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Promoting Livelihoods in Laikipia Neighborhoods Through Cattle Fattening and Sale : The Oramat Lenaboisho Cooperative Society Story

Laikipia North is a pastoralist-populated landscape with marginal rains. Most of the soils are not as rich in nutrients as their black cotton cousins. The Maa-speaking people of this landscape have a strong and historical connection to these lands. But their traditional movements are curtailed by more modern land use and property boundaries. Climate change introduces more frequent and unexpected challenges making livestock management in marginal areas a real challenge. So, what’s next for pastoralism?

This is in part, answered by the birth of Oramat Lenaboisho Cooperative Society.

ORAMAT LENABOISHO COOPERATIVE SOCIETY is a community livestock enterprise based in Laikipia North sub-County. The primary purpose of the cooperative enterprise at present is cattle finishing/fattening to ensure better prices and better market access for Maasai cows. This effort started in 2016 in cooperation with Borana Conservancy.  The Cooperative aims to be a self-sustaining profitable livestock business, with finishing feedlots and modern slaughterhouse, and reliable market access. Improved livestock management, better and healthier breeds, and better rangelands are the goals.

Here’s how the Cooperative works – They secure steers and cull cows from their members, they fatten them using grass and feed supplements, provide medicine, and carefully monitor their condition and weights.  Fatter, healthier cows, managed exclusively for more up-scale meat markets, fetch better prices. Members are given the after-sale profits. Land lease agreements with Borana Conservancy for grass and medicines are also paid from after-sales profits.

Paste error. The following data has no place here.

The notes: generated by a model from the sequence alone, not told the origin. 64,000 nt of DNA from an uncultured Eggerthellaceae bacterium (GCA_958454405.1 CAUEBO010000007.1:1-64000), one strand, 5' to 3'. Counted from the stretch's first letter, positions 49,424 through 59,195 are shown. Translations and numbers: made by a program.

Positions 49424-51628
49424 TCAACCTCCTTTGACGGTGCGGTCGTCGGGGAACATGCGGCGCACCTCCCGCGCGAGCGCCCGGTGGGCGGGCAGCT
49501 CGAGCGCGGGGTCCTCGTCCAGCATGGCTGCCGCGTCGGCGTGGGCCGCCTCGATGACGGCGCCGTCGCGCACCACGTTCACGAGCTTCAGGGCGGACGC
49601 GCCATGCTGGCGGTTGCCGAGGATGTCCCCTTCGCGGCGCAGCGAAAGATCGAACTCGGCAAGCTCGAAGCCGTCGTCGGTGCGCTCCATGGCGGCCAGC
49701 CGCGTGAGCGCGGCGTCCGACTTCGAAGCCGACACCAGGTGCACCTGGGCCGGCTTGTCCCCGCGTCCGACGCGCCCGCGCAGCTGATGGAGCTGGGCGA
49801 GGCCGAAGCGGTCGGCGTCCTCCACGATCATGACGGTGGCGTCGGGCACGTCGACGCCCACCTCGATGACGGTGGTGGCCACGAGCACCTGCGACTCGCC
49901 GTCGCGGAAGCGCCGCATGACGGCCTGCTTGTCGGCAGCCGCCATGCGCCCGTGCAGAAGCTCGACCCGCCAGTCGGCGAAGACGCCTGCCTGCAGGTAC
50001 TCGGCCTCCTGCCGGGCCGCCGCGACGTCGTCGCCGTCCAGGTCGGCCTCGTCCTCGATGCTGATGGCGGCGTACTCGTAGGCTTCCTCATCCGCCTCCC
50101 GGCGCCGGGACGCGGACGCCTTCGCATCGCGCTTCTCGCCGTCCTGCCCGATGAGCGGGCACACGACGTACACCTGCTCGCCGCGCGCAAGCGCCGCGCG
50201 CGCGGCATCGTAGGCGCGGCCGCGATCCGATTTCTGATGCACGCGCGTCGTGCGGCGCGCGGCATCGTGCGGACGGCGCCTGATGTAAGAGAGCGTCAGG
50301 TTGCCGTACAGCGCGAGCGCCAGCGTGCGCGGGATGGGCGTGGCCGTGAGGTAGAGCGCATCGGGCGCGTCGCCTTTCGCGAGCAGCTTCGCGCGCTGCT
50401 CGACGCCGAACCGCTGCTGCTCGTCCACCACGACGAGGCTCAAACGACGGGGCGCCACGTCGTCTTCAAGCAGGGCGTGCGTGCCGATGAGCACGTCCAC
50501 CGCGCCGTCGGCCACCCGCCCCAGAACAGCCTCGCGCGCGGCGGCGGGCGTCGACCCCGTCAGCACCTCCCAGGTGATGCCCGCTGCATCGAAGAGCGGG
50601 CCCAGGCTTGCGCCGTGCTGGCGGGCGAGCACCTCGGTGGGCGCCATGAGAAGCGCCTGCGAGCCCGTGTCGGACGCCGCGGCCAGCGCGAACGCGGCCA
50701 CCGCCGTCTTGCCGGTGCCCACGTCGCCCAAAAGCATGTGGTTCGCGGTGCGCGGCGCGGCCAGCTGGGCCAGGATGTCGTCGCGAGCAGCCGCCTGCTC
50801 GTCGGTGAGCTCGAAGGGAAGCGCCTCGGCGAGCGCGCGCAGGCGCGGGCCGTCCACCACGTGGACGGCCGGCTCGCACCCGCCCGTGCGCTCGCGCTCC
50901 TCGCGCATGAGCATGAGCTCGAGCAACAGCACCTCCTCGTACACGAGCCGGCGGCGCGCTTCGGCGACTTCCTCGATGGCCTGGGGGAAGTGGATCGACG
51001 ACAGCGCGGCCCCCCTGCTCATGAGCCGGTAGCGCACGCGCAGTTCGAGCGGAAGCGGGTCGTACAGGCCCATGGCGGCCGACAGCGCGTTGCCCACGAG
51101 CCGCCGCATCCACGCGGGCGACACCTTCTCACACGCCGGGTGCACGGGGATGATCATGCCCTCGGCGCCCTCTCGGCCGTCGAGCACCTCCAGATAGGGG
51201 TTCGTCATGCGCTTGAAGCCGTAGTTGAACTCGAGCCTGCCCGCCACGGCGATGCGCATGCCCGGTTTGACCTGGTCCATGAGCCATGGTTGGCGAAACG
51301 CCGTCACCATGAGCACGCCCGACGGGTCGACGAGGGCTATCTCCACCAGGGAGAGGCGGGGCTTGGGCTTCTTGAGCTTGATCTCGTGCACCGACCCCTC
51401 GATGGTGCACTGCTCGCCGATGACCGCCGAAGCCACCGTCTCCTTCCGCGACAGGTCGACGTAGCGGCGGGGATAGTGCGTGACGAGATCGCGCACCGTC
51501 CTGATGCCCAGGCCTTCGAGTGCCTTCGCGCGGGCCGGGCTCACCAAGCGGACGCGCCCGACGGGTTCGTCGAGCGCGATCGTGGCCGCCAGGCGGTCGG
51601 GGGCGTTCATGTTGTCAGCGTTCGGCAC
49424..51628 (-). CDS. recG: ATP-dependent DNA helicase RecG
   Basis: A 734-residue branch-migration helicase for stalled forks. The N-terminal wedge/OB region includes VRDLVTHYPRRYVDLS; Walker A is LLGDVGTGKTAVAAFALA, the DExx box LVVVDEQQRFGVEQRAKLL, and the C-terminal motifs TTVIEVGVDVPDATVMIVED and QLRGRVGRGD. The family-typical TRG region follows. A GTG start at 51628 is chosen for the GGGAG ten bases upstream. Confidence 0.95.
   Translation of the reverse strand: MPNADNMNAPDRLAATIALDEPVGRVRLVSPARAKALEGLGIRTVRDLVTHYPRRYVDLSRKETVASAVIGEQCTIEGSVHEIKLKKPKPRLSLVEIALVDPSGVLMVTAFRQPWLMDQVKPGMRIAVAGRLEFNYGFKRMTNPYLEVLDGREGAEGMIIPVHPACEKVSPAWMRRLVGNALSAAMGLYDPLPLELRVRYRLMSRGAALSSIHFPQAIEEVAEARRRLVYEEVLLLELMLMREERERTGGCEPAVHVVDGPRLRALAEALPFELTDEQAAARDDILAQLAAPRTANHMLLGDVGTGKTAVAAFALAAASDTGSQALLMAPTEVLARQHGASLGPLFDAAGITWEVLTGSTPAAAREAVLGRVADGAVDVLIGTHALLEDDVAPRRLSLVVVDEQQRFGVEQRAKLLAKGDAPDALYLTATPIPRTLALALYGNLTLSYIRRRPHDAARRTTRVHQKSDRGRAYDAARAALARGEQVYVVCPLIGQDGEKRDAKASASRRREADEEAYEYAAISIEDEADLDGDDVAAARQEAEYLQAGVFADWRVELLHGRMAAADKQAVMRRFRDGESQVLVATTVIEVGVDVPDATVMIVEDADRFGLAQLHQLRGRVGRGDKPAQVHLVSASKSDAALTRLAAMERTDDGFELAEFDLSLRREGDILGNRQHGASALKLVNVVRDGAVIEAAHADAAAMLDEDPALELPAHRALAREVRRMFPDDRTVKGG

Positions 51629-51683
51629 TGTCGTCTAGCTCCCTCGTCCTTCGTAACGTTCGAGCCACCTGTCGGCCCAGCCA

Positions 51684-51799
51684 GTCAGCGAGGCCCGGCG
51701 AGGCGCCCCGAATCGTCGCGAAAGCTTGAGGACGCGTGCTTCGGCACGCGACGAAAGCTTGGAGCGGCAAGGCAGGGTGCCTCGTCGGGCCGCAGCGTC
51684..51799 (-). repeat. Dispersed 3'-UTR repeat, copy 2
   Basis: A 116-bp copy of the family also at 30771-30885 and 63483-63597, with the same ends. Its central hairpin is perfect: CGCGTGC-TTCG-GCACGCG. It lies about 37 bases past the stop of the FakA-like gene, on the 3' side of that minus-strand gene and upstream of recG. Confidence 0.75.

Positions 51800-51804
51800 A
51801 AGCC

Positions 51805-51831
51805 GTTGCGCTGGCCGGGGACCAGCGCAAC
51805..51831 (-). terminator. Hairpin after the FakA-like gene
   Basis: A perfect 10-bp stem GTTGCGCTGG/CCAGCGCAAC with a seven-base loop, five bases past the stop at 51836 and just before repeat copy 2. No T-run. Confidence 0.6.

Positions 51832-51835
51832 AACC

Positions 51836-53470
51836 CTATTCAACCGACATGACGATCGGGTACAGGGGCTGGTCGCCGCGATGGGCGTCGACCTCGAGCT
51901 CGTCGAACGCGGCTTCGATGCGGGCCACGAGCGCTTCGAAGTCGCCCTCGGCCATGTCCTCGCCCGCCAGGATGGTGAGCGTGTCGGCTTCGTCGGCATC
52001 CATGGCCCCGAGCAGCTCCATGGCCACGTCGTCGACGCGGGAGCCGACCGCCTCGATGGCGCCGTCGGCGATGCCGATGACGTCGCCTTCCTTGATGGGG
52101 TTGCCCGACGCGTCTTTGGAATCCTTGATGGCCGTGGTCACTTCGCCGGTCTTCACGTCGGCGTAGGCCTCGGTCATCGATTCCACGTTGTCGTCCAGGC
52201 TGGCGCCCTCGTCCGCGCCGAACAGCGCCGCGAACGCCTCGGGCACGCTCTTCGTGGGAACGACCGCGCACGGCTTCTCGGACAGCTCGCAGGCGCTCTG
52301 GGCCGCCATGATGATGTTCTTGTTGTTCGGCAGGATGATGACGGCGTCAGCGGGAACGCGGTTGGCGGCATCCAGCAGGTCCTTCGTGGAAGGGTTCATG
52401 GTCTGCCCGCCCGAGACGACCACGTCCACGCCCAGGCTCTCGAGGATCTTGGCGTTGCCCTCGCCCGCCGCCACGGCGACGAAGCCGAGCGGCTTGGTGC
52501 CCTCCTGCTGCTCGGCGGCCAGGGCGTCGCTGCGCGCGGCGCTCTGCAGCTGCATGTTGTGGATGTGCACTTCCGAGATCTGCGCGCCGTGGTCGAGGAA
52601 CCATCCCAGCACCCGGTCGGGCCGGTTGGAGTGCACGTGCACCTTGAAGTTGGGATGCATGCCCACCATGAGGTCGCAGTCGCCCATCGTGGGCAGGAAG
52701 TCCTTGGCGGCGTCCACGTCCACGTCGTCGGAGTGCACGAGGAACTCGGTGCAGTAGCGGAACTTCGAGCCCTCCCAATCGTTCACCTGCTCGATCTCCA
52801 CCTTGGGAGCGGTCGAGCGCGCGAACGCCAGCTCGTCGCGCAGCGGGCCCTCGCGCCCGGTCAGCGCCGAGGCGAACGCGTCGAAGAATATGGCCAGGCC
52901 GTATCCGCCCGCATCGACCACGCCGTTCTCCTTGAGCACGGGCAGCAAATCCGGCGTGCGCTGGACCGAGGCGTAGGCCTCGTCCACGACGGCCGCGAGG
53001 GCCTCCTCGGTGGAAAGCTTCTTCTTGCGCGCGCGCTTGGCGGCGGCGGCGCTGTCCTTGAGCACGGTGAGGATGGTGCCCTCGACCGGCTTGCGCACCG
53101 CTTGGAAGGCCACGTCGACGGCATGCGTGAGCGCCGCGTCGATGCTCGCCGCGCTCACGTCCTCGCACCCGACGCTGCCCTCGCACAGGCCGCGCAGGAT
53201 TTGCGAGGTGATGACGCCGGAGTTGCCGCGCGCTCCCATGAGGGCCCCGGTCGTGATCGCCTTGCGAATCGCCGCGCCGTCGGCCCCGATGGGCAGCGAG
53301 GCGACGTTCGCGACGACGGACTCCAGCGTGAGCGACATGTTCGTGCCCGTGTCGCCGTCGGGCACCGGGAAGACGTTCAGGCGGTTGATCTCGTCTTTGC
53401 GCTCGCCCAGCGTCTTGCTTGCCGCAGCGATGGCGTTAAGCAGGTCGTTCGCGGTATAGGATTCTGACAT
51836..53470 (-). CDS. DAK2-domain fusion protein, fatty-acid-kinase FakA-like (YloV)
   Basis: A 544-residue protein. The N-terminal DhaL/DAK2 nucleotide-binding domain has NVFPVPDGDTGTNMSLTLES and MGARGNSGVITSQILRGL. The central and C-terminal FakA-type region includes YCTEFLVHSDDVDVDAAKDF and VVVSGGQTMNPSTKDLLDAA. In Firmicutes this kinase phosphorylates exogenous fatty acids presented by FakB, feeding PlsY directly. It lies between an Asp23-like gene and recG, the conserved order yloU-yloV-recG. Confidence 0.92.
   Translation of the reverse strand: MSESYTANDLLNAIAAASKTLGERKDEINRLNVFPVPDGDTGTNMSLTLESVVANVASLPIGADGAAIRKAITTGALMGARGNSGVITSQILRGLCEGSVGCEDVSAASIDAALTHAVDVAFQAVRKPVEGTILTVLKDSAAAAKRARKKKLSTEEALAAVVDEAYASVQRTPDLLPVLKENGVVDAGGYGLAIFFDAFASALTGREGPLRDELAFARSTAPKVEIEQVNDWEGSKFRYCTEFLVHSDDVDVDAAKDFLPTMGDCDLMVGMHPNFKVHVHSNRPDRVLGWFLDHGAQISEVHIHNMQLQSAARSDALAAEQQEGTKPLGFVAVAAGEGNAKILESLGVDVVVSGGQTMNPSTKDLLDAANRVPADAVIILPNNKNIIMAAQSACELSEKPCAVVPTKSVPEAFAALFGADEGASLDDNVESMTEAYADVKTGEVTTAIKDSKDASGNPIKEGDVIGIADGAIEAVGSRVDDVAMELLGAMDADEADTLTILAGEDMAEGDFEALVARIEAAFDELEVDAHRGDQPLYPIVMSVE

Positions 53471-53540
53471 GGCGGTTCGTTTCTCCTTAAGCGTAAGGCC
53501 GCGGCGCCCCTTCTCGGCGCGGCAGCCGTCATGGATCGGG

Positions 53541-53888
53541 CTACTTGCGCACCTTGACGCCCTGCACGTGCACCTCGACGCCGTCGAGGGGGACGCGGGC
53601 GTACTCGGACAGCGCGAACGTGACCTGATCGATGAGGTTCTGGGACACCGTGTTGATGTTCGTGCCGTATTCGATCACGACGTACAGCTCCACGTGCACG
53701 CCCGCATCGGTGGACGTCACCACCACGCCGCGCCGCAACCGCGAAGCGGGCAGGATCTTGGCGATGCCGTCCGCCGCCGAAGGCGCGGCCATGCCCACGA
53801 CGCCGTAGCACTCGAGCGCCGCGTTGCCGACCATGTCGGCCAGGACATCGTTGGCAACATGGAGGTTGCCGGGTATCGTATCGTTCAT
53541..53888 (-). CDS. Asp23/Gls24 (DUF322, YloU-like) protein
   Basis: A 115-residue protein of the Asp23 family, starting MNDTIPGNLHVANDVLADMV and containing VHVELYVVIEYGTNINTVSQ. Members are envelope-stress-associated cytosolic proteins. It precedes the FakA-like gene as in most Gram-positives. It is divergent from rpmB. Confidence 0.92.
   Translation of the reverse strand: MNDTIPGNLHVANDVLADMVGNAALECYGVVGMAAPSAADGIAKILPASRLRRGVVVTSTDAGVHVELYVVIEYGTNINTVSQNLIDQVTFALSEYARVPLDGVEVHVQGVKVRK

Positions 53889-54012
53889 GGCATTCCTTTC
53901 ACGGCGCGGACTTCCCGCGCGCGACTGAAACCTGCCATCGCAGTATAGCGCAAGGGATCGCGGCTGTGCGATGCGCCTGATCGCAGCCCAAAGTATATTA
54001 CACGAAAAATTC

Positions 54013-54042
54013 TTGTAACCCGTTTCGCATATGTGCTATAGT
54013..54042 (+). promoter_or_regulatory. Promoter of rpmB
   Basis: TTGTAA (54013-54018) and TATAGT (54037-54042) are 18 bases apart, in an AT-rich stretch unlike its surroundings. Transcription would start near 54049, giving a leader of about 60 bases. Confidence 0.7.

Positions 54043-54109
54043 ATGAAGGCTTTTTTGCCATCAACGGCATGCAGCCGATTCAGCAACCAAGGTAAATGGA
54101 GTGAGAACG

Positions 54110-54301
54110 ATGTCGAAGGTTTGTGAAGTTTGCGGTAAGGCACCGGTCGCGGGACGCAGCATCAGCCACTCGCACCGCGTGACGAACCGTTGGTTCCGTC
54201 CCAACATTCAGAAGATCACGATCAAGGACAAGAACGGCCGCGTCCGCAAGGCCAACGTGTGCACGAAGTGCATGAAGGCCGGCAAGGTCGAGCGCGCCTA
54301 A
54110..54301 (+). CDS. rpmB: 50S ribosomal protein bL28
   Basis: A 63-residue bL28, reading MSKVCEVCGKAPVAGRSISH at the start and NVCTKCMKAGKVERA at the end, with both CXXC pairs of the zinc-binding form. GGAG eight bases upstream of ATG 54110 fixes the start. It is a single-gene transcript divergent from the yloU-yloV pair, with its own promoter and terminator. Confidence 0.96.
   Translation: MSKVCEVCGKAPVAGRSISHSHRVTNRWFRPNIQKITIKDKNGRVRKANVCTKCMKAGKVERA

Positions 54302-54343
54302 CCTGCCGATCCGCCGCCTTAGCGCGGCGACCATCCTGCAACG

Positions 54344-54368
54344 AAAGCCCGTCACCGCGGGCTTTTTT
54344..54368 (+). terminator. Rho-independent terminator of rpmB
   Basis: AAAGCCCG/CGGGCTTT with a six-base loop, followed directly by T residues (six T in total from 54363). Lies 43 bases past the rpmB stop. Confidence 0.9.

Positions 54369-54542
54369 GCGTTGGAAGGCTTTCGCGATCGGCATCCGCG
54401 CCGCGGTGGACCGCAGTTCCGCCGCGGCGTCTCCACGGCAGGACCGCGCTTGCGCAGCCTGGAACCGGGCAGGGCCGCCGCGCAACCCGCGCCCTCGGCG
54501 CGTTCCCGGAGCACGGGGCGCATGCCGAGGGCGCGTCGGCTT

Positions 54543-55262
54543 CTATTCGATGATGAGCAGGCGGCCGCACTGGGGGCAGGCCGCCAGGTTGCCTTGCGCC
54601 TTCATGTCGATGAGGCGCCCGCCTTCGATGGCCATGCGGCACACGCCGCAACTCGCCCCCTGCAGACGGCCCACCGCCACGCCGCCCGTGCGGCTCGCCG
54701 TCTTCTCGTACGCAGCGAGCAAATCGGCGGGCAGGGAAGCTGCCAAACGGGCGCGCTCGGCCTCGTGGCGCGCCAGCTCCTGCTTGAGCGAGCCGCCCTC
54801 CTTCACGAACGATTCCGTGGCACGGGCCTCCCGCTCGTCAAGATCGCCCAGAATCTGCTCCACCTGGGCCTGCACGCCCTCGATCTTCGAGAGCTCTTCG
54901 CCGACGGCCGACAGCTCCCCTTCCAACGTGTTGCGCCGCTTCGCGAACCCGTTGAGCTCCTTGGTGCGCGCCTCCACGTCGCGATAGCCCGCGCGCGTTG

The Cooperative currently draws members from 6 neighborhoods in the greater Borana area. 150 members are shareholders. Since 2016, more than 800 cows have been put through the Cooperative, with a gross income of more than 45M Kenya Shillings. And the Cooperative is poised for growth if they can do two things:

  1. Increase the amount of land used for fattening through additional land lease agreements, or outright land purchase.
  2. With their members, address rangelands restoration and better pasture management in their home areas.

This move has greatly awakened these community members to think outside the box and know that livestock are no longer needed reared just for prestige but for commercialization in order to reap maximum benefit. It also makes for better neighborhood relations and in time, better rangelands.

Story by

Oramat Lenaboisho Cooperative Society is a member of the Laikipia Forum, and enjoys support and services from the Forum’s HQ in Nanyuki.


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